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  #1  
12-10-2009, 01:19 PM
prsterling prsterling is offline
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Why should I ever save a copy of my DVD disk as an ISO? Can ISO be 're-converted' back to a playable DVD, with Video_TS and Audio_TS folders?

In other words, why not just create copies of the DVD Video_TS and Audio_TS folders (and not bother with ISO)?
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  #2  
12-10-2009, 02:45 PM
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There is no conversion going on. What is happening here is data is being stored different.

Data on the computer hard drive is stored with one of several types of file systems. For Windows, this is probably NTFS, or FAT32 on older systems. Many years ago, it was FAT or FAT16. Mac OS and Linux use different file systems, too.

Discs have their own file system options. The most common ones are ISO, Joliet and UDF. To be compliant with the official DVD-Video specifications, data must be in ISO+UDF 1.02 format.

When you copy the files off a disc to a hard drive, the file system is lost. When you make a new disc, you must remember to correctly set all the file system attributes, or the DVD may not play in your DVD player!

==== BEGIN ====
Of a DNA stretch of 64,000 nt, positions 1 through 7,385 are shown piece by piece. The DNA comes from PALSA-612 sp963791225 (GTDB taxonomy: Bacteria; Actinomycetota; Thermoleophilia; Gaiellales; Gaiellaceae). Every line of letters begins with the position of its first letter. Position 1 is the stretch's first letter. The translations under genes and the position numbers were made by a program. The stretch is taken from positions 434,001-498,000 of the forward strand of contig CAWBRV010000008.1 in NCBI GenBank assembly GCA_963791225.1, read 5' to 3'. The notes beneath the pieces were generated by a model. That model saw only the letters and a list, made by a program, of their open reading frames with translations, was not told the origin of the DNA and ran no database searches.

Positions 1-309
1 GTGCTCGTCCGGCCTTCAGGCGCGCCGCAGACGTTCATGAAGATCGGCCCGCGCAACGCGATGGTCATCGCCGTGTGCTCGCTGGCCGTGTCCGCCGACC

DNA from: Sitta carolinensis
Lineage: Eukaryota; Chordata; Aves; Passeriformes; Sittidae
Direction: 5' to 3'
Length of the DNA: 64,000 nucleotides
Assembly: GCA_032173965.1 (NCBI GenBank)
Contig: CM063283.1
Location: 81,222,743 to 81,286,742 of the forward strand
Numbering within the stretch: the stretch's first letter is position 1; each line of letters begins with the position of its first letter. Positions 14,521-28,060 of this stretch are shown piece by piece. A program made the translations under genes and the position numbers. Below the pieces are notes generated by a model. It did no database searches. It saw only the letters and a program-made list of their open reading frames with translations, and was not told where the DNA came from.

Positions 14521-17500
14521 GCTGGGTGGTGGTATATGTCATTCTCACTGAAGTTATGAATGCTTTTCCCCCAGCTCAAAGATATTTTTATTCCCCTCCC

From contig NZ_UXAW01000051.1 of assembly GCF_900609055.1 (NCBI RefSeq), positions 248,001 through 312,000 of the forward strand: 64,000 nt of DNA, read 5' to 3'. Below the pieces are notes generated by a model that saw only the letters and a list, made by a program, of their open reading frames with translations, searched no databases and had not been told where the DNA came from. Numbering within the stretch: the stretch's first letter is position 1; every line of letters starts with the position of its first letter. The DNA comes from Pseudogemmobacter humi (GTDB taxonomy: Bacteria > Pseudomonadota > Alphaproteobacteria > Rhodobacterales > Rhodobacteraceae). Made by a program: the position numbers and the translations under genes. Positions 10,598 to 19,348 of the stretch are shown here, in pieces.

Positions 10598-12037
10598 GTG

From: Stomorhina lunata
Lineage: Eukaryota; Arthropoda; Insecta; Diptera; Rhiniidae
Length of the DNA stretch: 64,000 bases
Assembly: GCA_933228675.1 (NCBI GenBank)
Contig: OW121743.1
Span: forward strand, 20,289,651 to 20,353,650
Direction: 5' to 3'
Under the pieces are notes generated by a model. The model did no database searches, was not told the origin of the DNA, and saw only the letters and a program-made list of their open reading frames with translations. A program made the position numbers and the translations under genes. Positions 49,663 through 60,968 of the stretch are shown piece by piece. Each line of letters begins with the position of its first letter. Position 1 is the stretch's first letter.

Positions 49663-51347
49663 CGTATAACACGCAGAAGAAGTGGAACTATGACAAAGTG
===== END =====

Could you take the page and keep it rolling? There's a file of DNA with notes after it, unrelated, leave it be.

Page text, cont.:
An ISO file retains the file system information. It is an image file of the disc, both data and formatting. When you burn a new disc from the ISO, nothing needs to be set -- it's automatically extracted from the ISO.

Beyond that, some "ripping" methods only look at the visible files in a VIDEO_TS and/or AUDIO_TS folder. Any hidden files/folders, or any non-video ROM data materials, are not read. This means you did not actually copy the disc entirely. This is more common, of course, for retail DVDs, not one you made yourself -- unless you purposely added extra material into a folder. Sometimes I purposely included hidden bonuses or source files in a DATA or ROM folder, or the "DVD player stop" images into a JACKET_P folder.

You can play an ISO image in the VLC media player, or open them as a virtual hard drive using software like Daemon Tools, Gizmo Drive or MagicDisc.

Storing as ISO also leaves file gapping to the DVD spec. The gaps are lost when the data is moved to the hard drive file system. Not all burning software (Nero, for example) restores proper 32kb gaps between BUP and IFO files. ImgBurn will properly burn the gapping.